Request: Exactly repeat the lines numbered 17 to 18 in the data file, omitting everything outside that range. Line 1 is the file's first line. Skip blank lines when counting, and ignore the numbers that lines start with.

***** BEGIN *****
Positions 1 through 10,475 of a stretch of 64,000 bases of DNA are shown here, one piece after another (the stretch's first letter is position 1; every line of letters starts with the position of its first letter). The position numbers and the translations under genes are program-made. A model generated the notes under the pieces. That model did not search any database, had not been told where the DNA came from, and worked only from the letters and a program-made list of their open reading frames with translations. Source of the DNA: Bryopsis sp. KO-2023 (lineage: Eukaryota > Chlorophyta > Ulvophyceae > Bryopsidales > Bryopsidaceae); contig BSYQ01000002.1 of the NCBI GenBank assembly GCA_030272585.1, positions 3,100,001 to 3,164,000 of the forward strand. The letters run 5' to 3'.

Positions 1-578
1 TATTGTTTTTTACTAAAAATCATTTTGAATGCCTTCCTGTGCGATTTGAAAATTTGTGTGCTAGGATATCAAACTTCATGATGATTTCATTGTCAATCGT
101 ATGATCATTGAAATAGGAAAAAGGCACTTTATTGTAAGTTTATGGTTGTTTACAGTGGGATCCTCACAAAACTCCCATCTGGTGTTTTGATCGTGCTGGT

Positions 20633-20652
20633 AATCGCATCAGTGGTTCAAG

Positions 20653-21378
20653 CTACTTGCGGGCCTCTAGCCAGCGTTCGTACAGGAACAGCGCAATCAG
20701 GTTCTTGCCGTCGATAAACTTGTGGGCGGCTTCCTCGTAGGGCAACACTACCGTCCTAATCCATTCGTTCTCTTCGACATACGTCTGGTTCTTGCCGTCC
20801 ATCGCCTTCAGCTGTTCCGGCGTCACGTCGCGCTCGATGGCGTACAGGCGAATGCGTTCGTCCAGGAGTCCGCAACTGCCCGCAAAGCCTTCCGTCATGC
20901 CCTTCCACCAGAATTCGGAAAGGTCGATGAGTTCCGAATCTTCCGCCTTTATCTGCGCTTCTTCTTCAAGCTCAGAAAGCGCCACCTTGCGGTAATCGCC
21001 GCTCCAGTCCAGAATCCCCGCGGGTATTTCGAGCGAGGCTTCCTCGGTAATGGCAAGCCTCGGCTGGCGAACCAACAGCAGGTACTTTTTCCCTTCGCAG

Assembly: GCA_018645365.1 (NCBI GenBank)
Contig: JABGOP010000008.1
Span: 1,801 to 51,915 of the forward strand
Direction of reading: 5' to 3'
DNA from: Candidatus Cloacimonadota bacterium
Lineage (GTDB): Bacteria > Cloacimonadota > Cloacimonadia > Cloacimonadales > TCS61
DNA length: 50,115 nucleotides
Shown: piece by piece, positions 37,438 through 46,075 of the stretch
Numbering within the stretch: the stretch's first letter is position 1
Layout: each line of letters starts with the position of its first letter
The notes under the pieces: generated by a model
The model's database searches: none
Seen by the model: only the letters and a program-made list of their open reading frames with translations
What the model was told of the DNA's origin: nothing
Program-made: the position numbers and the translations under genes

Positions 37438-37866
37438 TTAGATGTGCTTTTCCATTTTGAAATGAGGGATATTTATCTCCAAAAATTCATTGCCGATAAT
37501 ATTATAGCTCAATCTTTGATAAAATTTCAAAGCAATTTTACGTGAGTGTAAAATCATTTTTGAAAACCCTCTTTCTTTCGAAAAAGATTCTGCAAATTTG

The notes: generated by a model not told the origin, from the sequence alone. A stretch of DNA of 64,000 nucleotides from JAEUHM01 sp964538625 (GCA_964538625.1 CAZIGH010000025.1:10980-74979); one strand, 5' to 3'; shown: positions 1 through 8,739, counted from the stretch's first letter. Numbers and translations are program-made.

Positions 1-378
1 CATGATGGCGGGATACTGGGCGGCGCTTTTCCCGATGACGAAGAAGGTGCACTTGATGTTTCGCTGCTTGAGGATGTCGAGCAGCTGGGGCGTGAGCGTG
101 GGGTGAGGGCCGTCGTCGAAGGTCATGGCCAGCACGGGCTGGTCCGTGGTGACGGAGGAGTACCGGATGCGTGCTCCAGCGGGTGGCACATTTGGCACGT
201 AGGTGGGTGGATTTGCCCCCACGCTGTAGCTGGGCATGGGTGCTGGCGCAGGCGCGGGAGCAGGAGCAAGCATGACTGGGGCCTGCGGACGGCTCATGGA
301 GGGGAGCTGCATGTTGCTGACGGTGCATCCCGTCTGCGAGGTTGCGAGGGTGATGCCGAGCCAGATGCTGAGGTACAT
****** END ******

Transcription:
DNA from: Candidatus Cloacimonadota bacterium
Lineage (GTDB): Bacteria > Cloacimonadota > Cloacimonadia > Cloacimonadales > TCS61